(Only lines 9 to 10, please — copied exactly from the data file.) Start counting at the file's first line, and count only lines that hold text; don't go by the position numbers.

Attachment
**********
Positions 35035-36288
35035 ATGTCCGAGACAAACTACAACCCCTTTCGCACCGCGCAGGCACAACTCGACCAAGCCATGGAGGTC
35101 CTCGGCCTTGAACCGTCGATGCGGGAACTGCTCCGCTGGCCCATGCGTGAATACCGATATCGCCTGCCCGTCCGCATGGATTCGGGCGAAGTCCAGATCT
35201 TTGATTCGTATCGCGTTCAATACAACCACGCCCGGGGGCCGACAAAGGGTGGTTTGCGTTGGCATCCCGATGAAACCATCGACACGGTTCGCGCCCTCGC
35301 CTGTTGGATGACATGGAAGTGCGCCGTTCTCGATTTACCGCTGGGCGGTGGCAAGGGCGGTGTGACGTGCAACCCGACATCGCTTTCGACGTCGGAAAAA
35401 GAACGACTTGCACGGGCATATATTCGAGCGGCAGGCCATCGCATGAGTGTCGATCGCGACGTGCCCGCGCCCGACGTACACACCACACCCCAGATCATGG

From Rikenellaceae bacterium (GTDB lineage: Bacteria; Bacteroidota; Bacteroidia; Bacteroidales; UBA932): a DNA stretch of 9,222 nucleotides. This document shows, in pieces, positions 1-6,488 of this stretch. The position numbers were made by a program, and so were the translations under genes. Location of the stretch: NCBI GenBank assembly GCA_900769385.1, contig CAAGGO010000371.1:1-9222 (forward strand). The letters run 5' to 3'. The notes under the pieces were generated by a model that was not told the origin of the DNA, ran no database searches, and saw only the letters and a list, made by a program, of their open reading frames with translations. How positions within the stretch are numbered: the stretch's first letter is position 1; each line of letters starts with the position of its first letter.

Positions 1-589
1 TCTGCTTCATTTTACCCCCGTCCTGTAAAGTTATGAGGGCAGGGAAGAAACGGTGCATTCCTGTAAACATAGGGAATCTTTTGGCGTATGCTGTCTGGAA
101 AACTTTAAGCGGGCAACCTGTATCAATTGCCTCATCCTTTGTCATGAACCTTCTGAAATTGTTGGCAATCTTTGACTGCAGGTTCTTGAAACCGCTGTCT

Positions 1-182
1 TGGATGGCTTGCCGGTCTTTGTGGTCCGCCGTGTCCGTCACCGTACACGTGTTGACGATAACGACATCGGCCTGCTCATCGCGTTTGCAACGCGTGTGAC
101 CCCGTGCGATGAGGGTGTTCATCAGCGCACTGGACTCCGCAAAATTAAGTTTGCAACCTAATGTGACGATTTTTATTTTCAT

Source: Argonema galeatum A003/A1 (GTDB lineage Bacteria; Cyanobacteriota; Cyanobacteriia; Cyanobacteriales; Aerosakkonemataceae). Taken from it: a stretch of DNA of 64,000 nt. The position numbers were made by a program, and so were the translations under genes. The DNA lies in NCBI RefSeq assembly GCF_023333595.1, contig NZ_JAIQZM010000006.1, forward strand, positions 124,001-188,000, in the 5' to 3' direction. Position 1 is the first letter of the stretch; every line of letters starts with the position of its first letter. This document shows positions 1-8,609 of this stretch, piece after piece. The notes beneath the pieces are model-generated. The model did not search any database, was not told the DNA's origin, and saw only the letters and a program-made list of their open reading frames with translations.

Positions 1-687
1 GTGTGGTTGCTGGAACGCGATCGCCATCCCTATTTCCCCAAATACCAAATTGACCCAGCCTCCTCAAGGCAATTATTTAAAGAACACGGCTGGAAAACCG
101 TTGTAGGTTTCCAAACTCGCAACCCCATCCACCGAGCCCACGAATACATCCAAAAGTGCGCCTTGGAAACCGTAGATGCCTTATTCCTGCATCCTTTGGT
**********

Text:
1 TCTGCTTCATTTTACCCCCGTCCTGTAAAGTTATGAGGGCAGGGAAGAAACGGTGCATTCCTGTAAACATAGGGAATCTTTTGGCGTATGCTGTCTGGAA
101 AACTTTAAGCGGGCAACCTGTATCAATTGCCTCATCCTTTGTCATGAACCTTCTGAAATTGTTGGCAATCTTTGACTGCAGGTTCTTGAAACCGCTGTCT